Using Boolean Operators

Boolean operators were named after George Boole, a mathematician and the originator of algebra of logic (Boolean algebra) that became the basis for digital computer circuit design.

We use Boolean operators, also called connectors, in online search tools to connect our search terms so we can broaden (expand) and narrow (restrict) searches to increase the number of relevant search results we retrieve. The three most commonly used Boolean operators are AND, OR, and NOT.

Using Boolean operators between search terms lets us

and.gif

The Boolean operator AND is used to narrow (limit or restrict) searches. It limits the search results to items containing all the search terms connected with AND. Multiple terms can be combined with the AND operator to further restrict search results.

The image to the left illustrates the results of a search for "small group" AND decision-making. The purple shaded area represents the search results that would be retrieved -- only items with both search terms.

or.gif

The Boolean operator OR is used to broaden (expand) searches. It expands our search results to include items containing any of our search terms. Using the OR operator helps when we want to look for synonyms and alternative terms.

The image to the left illustrates the results of a search for "small group" OR decision-making. The purple shaded area represents the search results that would be retrieved -- any item containing one of the search terms.

not.gif

The Boolean operator NOT is used to narrow (limit or restrict) searches. It limits our search results by not retrieving items with the terms marked with NOT. The NOT operator should be used cautiously because it's easy to inadvertently exclude relevant material.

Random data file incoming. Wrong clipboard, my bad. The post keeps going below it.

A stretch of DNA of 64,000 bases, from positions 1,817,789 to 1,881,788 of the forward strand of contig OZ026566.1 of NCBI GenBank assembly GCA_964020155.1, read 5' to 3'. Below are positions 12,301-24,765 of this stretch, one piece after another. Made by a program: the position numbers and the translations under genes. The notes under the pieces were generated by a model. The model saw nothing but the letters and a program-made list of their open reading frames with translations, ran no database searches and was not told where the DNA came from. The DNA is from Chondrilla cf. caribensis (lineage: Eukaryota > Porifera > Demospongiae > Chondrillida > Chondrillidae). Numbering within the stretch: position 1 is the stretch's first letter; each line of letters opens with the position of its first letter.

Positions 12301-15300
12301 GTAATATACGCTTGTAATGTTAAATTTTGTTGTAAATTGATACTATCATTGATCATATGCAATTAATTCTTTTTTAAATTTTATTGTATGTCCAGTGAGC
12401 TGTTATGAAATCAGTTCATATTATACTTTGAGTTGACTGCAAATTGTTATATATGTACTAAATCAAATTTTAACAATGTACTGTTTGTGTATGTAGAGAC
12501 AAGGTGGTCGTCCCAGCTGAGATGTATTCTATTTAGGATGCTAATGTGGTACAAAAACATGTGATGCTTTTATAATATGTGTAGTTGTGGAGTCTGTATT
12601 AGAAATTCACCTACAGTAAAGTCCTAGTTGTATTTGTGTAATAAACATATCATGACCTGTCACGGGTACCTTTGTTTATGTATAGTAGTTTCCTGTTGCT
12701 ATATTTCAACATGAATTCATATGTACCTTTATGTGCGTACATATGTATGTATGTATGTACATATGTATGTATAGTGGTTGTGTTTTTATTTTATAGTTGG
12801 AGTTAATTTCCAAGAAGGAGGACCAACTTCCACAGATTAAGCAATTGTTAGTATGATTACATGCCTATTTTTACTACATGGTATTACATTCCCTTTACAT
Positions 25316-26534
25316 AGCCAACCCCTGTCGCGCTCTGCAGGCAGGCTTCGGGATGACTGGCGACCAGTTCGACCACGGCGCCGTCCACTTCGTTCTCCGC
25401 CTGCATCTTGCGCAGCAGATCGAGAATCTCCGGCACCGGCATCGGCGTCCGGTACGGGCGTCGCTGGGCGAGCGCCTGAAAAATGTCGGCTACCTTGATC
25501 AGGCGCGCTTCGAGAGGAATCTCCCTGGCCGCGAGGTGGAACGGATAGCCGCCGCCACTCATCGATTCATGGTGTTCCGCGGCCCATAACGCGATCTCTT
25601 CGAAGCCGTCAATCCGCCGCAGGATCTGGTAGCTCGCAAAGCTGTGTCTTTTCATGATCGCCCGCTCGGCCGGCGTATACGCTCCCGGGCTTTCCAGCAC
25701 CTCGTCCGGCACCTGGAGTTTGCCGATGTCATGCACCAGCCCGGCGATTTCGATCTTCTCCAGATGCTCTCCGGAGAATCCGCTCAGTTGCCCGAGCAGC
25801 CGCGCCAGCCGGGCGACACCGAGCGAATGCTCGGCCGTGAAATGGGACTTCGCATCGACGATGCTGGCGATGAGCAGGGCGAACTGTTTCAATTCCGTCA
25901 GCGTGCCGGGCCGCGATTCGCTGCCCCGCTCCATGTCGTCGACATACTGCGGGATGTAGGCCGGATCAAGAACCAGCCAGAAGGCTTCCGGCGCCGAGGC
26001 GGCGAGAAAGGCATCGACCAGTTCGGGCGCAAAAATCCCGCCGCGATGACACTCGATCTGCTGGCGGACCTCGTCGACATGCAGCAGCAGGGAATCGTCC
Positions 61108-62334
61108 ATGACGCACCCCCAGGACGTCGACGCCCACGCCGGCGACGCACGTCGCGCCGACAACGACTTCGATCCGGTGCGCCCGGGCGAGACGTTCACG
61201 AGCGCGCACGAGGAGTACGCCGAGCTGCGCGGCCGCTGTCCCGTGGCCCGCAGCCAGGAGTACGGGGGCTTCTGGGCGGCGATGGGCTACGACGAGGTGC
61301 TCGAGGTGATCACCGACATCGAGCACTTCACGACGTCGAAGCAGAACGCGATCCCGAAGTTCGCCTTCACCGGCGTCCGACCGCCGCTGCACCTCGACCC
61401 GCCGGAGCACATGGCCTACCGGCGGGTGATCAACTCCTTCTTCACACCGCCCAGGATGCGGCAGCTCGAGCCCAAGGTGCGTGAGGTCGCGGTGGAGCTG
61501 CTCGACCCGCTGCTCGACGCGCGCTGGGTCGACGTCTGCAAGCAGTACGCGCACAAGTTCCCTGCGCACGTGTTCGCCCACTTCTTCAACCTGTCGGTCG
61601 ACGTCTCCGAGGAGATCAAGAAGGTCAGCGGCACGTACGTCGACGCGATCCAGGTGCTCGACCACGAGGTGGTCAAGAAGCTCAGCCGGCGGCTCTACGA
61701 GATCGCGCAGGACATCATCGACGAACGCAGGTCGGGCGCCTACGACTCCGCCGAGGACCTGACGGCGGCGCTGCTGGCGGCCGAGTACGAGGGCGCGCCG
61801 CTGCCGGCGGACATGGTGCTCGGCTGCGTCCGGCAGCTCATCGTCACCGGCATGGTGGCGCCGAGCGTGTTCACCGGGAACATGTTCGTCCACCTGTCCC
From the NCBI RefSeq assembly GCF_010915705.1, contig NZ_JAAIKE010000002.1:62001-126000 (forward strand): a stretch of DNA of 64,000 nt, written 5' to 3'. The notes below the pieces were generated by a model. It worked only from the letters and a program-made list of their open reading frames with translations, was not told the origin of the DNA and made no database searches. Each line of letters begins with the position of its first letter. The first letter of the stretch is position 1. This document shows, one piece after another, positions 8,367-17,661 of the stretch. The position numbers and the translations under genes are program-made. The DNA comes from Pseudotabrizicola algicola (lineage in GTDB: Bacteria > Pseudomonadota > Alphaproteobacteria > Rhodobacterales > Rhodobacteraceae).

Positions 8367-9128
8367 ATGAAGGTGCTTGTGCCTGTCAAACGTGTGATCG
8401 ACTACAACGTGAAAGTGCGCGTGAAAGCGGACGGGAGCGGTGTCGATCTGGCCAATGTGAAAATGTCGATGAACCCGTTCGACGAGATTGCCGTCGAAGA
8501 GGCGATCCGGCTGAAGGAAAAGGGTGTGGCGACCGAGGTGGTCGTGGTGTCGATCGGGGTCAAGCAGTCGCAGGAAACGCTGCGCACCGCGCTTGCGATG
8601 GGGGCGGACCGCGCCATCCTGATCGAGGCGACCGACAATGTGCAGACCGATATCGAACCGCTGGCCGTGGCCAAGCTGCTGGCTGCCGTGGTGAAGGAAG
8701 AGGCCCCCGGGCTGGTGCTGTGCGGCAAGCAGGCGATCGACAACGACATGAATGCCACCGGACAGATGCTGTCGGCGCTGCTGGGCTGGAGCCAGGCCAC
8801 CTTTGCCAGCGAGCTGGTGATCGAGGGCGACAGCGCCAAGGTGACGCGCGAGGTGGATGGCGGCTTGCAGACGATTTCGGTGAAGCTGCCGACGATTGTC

The image to the left illustrates the results of a search for "small group" NOT decision-making. The purple shaded area represents the search results that would be retrieved -- items with "small group" and no items containing the term decision-making.

NOTE: Some search tools require that Boolean operators be typed in all capital letters. Therefore, it is a good strategy to always capitalize them.

Boolean operators can be combined in many ways and used separately or together. Many search tools offer advanced search interfaces that let us choose Boolean operators from drop-down lists, as well as type them in search fields. These features give us quite a bit of control over our searches.

Watch a video about using Boolean operators created by The University of Auckland Library, NZ. This video explains what Boolean operators are and demonstrates using them in several different search interfaces.